How to Take Care of a Spring-Fed Pond
Spring-fed ponds are popular because they tend to offer a more natural environment with clear, constantly recycled water. Pond construction consists of damming the spring up into a pond and then constructing a spillway to allow the water to flow out at a controlled rate. Ponds are commonly utilized for flood irrigation, livestock watering, swimming, wildlife habitat and fish habitat. Pond size will often range from small or cover many acres.
Inspect the dam and spillway for erosion or leaking every couple of weeks. Make sure rodents such as muskrats have not dug holes into the structures. Also check for beaver activity around the dam, spillway and pond.
Remove any wood debris or other accumulation from the dam and spillway. Keep the grass mowed around the dam and spillway.
Check the dam for any constant muddy spots or mud holes that could indicate the dam is leaking. Watch for washouts where the soil might have washed away on the dam or spillway because of a spring thaw or rainstorm.
Check water pH monthly using a pond water pH test kit. Follow the directions on the kit, which will instruct the user how to use the kit and what to consider a healthy result from the test. A balanced pH must be maintained for fish life.
Check the pond sides for erosion monthly or after any severe rainstorm. Erosion will cause the water to become cloudy and can pose dangerous conditions for livestock, wildlife and humans.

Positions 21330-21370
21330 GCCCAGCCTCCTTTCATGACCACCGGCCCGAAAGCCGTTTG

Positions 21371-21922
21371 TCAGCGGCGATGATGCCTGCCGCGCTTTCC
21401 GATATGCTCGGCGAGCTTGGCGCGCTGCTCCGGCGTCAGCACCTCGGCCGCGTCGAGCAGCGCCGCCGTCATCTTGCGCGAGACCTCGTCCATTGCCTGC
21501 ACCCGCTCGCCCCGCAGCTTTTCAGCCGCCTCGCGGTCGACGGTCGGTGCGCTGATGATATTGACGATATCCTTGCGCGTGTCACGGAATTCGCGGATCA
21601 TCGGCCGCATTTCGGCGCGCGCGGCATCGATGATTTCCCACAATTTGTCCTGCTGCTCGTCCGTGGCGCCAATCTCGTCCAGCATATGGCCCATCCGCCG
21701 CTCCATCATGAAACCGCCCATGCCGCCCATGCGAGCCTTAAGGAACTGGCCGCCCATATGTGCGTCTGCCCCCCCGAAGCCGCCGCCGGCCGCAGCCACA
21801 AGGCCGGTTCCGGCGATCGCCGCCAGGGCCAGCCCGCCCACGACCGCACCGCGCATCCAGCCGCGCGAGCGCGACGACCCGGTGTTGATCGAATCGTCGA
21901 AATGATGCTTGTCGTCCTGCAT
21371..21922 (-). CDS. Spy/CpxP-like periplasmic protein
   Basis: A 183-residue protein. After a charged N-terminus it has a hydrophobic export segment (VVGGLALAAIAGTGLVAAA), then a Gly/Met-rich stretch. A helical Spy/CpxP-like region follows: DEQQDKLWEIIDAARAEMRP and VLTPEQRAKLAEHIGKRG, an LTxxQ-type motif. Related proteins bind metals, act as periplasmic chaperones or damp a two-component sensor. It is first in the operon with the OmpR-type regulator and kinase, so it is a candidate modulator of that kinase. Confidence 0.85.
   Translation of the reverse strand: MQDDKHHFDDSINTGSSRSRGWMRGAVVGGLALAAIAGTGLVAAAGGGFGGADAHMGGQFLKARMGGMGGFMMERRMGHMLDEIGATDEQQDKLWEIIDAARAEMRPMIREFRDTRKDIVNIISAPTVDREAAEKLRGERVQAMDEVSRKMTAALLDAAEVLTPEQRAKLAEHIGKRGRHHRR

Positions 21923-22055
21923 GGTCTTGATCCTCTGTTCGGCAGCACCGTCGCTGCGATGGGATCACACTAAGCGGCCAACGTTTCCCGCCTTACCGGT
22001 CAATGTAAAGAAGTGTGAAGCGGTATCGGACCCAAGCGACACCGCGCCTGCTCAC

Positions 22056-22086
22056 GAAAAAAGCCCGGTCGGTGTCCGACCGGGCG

Maintain grass and vegetation around the pond to prevent erosion. If grass is dying or damaged from livestock, promptly repair by replanting.
Skim any aquatic weeds from the water every week using a skimmer. Run the skimmer across the water to scoop out the weeds.
- If aquatic weeds are bad along the sides of the pond consider an aquatic herbicide. Carefully follow the directions on the herbicide label. If you have fish, make sure the solution you choose is safe for fish, and if livestock drink the water, make sure it can be used safely. Herbicides should be a last resort.
- Consider draining the pond down to half the size in the wintertime by allowing more water out of the spillway to naturally control weeds instead of using a herbicide.
- Limit direct access to the pond by livestock because their fecal matter will contaminate the pond.
- Cattle are notorious for destroying pond banks so keep cattle away from the pond.
Based in Oregon, Kimberly Sharpe has been a writer since 2006. She writes for numerous online publications. Her writing has a strong focus on home improvement, gardening, parenting, pets and travel. She has traveled extensively to such places as India and Sri Lanka to widen and enhance her writing and knowledge base.
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